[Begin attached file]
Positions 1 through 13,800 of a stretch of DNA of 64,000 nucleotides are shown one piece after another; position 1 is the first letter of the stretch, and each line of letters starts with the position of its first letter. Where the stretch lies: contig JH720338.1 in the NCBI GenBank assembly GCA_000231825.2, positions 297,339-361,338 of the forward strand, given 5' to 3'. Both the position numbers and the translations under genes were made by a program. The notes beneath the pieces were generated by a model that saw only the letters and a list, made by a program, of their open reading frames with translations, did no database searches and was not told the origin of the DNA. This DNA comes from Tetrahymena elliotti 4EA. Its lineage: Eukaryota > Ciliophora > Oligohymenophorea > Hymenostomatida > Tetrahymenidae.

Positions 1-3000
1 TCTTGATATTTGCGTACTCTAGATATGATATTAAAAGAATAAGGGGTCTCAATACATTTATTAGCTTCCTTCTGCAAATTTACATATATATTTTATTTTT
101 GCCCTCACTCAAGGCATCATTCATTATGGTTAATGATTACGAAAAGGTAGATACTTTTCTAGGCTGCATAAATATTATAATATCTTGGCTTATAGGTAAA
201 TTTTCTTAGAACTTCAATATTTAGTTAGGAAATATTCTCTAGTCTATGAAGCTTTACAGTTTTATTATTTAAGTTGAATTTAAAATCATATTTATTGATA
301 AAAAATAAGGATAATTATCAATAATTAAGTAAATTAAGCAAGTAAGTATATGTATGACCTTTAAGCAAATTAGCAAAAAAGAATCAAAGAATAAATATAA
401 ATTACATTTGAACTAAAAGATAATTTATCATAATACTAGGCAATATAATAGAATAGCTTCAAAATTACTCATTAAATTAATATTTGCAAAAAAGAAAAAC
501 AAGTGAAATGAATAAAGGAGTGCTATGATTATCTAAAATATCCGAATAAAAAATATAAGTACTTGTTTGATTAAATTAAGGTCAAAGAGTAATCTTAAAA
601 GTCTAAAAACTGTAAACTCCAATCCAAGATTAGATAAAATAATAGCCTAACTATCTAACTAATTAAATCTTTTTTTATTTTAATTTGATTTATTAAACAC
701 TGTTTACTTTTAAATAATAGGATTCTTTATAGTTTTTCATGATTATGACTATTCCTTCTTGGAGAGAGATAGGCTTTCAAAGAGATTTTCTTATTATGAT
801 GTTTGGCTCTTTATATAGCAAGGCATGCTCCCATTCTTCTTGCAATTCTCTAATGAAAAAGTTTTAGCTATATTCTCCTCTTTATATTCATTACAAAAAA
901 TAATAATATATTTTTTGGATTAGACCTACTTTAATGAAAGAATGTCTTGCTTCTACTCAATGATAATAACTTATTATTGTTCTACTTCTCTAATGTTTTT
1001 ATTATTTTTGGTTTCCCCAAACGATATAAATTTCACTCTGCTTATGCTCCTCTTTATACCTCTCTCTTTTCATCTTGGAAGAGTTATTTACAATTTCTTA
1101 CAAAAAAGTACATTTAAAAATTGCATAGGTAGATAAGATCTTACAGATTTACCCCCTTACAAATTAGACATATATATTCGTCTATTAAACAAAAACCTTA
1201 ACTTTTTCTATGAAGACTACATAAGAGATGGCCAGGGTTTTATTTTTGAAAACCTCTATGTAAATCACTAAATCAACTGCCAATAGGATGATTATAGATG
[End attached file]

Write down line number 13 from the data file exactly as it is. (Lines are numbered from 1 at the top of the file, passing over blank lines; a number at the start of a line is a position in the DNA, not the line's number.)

1001 ATTATTTTTGGTTTCCCCAAACGATATAAATTTCACTCTGCTTATGCTCCTCTTTATACCTCTCTCTTTTCATCTTGGAAGAGTTATTTACAATTTCTTA